I see the results very positively and in the context of the Internet market as a whole.  Everyone is using Facebook, everyone is going mobile in terms of how they connect with their friends and how they consume information and content.  Facebook has become a utility in our daily lives and now it’s really about how Facebook executes on that.

 The results reveal some positive data that Facebook is heading in the right direction, in particular there are impressive statistics on return on investment in advertising, which 49% of audited campaigns returning 5 x spend.  This is impressive. Alongside that Facebook continues to innovate for users, for example, purchasing Instagram, launching Facebook Exchange – all steps towards success and growth.

 So, the upshot of Facebook’s first set of public results is this.  Like!

 


Freedom to skip ads – could it be a human right?

I love ads, let’s just get this straight right away. I used to think the Apple Think Different ads were my all time classic, but I have to say that the recent Guardian Three Pigs has blown that off the number one slot.

But not all ads are that engaging. And sometimes you are just in a hurry, right …

And skipping ads was the very thing that made me fall in love with the idea of TiVo even before I could have one on this side of the pond. Free will – yay!

But what’s happened to our free will? Seems to me that it’s under threat. I have a Virgin Media TiVo enabled box which I quite like. But the concepet of having the freedom to *skip* ads is not part of my experience. Actually, the irritation of watching them in fast forward is imposed on me. It’s always been a little bit irritating, but I see now that it’s getting a bit more coverage States side. See this article from The Register about the spat between Dish and film/TV industry:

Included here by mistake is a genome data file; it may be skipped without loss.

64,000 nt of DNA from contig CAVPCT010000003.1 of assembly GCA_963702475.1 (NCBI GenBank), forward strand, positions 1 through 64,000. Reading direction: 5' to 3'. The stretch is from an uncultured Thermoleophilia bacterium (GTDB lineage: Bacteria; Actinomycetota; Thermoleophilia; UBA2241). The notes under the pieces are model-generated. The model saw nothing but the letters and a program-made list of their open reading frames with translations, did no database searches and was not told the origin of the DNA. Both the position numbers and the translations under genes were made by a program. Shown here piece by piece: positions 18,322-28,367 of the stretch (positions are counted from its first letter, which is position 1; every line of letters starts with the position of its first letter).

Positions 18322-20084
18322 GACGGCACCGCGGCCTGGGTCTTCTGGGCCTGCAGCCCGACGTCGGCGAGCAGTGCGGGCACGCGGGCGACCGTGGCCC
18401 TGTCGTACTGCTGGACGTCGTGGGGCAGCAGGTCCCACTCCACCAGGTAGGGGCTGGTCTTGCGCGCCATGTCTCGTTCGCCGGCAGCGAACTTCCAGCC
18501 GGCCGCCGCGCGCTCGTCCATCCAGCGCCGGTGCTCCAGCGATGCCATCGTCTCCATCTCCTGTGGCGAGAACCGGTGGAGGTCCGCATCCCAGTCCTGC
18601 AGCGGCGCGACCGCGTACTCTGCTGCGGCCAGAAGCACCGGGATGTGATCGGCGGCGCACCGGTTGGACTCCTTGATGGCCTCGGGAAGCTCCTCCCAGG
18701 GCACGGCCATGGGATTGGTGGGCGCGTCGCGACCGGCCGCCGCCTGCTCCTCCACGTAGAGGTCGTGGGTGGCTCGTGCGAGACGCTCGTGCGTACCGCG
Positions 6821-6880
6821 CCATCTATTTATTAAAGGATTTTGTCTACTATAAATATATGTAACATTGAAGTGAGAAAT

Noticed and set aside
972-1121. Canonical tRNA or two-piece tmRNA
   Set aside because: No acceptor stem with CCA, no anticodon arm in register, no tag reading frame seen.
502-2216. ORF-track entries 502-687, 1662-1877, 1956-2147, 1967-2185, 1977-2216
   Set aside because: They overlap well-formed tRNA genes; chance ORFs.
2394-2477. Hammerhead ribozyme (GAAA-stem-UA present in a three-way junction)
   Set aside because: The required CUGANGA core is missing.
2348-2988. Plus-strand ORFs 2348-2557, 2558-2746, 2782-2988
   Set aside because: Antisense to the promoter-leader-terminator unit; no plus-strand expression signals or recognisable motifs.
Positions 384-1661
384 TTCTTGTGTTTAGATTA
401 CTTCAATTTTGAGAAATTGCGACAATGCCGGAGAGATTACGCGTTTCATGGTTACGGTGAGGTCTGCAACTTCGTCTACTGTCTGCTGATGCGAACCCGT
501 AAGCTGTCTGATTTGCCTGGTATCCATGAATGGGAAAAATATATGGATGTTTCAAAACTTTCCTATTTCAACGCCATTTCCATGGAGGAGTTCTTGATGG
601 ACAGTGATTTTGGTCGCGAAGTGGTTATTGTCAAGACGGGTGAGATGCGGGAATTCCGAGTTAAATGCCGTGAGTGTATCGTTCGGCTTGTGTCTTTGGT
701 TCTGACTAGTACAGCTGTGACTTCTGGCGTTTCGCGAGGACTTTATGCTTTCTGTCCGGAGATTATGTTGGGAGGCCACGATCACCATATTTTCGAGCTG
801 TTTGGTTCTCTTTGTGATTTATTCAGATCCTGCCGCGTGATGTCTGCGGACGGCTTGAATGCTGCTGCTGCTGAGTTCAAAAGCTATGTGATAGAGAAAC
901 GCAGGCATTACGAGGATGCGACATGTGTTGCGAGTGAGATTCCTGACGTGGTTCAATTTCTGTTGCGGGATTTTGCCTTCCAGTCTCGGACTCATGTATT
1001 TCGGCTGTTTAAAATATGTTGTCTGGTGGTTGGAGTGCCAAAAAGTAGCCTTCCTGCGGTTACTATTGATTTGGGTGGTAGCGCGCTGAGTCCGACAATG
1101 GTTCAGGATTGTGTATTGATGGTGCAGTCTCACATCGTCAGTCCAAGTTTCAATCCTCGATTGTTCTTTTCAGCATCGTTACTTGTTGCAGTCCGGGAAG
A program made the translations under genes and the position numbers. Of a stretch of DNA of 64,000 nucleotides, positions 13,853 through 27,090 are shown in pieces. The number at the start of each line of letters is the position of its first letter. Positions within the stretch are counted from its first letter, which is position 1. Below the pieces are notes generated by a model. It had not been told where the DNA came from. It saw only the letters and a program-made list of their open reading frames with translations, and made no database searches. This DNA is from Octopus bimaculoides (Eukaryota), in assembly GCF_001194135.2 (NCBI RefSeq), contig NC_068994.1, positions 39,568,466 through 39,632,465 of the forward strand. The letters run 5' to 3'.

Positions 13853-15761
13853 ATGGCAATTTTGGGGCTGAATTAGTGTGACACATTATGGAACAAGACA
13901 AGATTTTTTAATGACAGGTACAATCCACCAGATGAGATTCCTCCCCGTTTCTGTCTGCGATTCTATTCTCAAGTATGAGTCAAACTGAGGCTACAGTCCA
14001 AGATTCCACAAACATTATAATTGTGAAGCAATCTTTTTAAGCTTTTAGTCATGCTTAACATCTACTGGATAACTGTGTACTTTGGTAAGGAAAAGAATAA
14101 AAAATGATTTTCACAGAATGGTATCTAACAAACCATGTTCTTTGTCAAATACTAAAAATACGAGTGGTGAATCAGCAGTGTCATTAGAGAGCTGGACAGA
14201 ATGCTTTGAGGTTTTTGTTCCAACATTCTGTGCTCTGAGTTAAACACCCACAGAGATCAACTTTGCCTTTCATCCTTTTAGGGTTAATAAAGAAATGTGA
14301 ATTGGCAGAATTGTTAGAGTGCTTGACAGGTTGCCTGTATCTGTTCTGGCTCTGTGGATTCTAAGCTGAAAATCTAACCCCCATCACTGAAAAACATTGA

http://www.theregister.co.uk/2012/05/19/dish_networks_at_odds_with_broadcasters_over_ad_skipping/

How can we have got to a position where intellectual property and contracts are being used like this? I get the business of revenue generating as much as the next lawyer, but seriously guys, they are my eyeballs and if I want to hop, skip and jump over the ads, just let me.  Shouldn’t my eyeballs have a human being type right to say “no thank you” just like I can opt out of receiving email spam and cookies?


FT Digital Media conference day 2 – we are all in chains

Sorry for the delay in writing this – had an evening event yesterday, so a bit short on time.

Anyway, the themes from day 2 are these: